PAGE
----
Benzyl alcohol is an antimicrobial preservative used in cosmetics, foods, and a wide range of pharmaceutical formulations, including oral and parenteral preparations, at concentrations up to 2.0% v/v. The typical concentration used is 1% v/v, and it has been reported to be used in protein, peptide and small molecule products, although its frequency of use has fallen from 48 products in 1996, 30 products in 2001, to 15 products in 2006. In cosmetics, concentrations up to 3.0% v/v may be used as a preservative. Concentrations of 5% v/v or more are employed as a solubilizer, while a 10% v/v solution is used as a disinfectant.
Benzyl alcohol 10% v/v solutions also have some local anesthetic properties, which are exploited in some parenterals, cough products, ophthalmic solutions, ointments, and dermatological aerosol sprays.
Although widely used as an antimicrobial preservative, benzyl alcohol has been associated with some fatal adverse reactions when administered to neonates. It is now recommended that parenteral products preserved with benzyl alcohol, or other antimicrobial preservatives, should not be used in newborn infants if at all possible.

Contact allergens

Benzyl alcohol is mainly a preservative, mostly used in topical antimycotic or corticosteroid ointments. It is also a component catalyst for epoxy resins and is contained in the color developer C-22. As a fragrance allergen, it has to be mentioned by name in cosmetics within the EU.


Benzyl alcohol is used in a wide variety of pharmaceutical formulations. It is metabolized to benzoic acid, which is further metabolized in the liver by conjugation with glycine to form hippuric acid, which is excreted in the urine.
Ingestion or inhalation of benzyl alcohol may cause headache, vertigo, nausea, vomiting, and diarrhea. Overexposure may result in CNS depression and respiratory failure. However, the concentrations of benzyl alcohol normally employed as a preservative are not associated with such adverse effects.
Reports of adverse reactions to benzyl alcohol used as an excipient include toxicity following intravenous administration; neurotoxicity in patients administered benzyl alcohol in intrathecal preparations; hypersensitivity, although relatively rare; and a fatal toxic syndrome in premature infants.
The fatal toxic syndrome in low-birth-weight neonates, which includes symptoms of metabolic acidosis and respiratory depression, was attributed to the use of benzyl alcohol as a preservative in solutions used to flush umbilical catheters. As a result of this, the FDA has recommended that benzyl alcohol should not be used in such flushing solutions and has advised against the use of medicines containing preservatives in the newborn.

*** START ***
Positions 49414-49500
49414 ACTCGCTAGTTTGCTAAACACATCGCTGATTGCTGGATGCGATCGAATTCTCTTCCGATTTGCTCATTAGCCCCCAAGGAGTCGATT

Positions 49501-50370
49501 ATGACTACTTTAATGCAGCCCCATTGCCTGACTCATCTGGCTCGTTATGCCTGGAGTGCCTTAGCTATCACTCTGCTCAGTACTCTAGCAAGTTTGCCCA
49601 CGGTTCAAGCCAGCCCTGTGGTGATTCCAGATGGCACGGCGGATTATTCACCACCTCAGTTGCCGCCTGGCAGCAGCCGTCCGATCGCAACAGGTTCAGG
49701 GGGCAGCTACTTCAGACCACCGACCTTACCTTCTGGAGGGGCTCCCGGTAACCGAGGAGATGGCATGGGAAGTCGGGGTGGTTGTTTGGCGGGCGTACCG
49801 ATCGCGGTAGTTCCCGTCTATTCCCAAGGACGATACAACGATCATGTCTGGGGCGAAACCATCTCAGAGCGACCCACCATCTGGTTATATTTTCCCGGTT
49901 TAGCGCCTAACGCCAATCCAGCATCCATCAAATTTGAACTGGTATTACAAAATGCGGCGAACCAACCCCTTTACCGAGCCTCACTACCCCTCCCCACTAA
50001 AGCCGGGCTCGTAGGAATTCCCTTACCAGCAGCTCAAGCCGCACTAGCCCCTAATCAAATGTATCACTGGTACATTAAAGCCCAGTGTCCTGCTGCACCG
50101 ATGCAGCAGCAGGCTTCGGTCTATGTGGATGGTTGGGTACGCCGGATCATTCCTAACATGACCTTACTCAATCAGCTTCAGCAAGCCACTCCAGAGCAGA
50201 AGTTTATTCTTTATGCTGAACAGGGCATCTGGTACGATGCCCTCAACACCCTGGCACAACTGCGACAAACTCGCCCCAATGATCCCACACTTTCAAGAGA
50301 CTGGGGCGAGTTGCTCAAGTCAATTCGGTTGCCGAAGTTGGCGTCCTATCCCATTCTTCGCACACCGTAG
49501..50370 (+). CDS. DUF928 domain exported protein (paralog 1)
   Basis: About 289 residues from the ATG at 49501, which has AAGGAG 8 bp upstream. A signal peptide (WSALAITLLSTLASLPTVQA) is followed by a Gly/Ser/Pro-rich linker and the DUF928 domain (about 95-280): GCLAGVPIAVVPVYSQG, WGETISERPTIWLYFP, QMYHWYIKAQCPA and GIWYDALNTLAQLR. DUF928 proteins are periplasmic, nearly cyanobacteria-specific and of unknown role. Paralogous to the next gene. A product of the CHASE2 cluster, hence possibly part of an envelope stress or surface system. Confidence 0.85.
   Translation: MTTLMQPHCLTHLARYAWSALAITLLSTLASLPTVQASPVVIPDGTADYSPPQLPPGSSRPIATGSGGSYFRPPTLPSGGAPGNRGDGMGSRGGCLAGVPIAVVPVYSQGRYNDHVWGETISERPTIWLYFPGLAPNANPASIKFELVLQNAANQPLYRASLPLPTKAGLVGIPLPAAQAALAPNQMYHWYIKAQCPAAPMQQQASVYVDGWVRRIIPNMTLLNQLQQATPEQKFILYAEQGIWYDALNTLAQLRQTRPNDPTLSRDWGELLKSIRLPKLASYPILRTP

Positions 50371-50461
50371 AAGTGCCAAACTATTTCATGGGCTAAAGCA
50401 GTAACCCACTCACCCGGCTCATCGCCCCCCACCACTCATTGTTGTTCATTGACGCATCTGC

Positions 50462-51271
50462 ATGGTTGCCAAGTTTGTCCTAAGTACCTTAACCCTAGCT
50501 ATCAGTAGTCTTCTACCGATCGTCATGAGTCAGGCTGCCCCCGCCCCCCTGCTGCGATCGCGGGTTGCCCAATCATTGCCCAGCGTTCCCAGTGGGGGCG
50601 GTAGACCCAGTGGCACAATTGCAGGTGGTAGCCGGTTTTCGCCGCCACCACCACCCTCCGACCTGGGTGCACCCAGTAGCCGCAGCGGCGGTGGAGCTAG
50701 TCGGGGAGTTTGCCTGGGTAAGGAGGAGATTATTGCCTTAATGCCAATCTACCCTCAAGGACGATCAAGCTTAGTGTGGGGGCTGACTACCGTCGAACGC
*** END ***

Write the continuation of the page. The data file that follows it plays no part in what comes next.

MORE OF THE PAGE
The WHO has set the estimated acceptable daily intake of the benzyl/benzoic moiety at up to 5 mg/kg body-weight daily.
LD50 (mouse, IV): 0.32 g/kg
LD50 (mouse, oral): 1.36 g/kg
LD50 (rat, IP): 0.4 g/kg
LD50 (rat, IV): 0.05 g/kg
LD50 (rat, oral): 1.23 g/kg


By saponification of the ester present in Tolu and Pery balsams; synthetically, it is obtained from benzyl chloride by the action of sodium or potassium carbonate.


In an NTP study, F344 rats were dosed by oral gavage with 0, 200, and 400 mg/kg, 5 days/ week for 2 years. Benzyl alcohol had no effect on the survival of male rats; female rats had reduced survival, and many of the early deaths were considered related to the gavage procedure. There were no treatment-related effects on nonneoplastic or neoplastic lesions in either sex treated with benzyl alcohol. It was concluded that under the conditions of the study, there was no evidence of carcinogenic activity . In the same NTP study, B6C3F1 mice were dosed by oral gavage with 0, 100, and 200 mg/kg, 5 days/week for 2 years. No effects on survival or body weight gain were observed. There were no treatment-related effects on nonneoplastic or neoplastic lesions in either sex. It was concluded that under the conditions of the study, there was no evidence of carcinogenic activity.


Benzyl alcohol naturally occurs in tea (900 ppm), daffodils (165–330 ppm), hyacinths (64–920 ppm), jasmine (120–228 ppm) rosemary (7–32 ppm), hyssop (0.1–30 ppm), tangerines (1–2 ppm), blueberries (0.01–0.08 ppm in fruit juice), ylang-ylang, colocynth, licorice, roselle, tomatoes, spearmint, sweet basil, apricots, tuberose (Duke, 1992), and small-flowered oregano shoots (2 ppm) (Baser et al., 1991). Also identified among 139 volatile compounds identified in cantaloupe (Cucumis melo var. reticulates cv. Sol Real) using an automated rapid headspace solid phase microextraction method (Beaulieu and Grimm, 2001).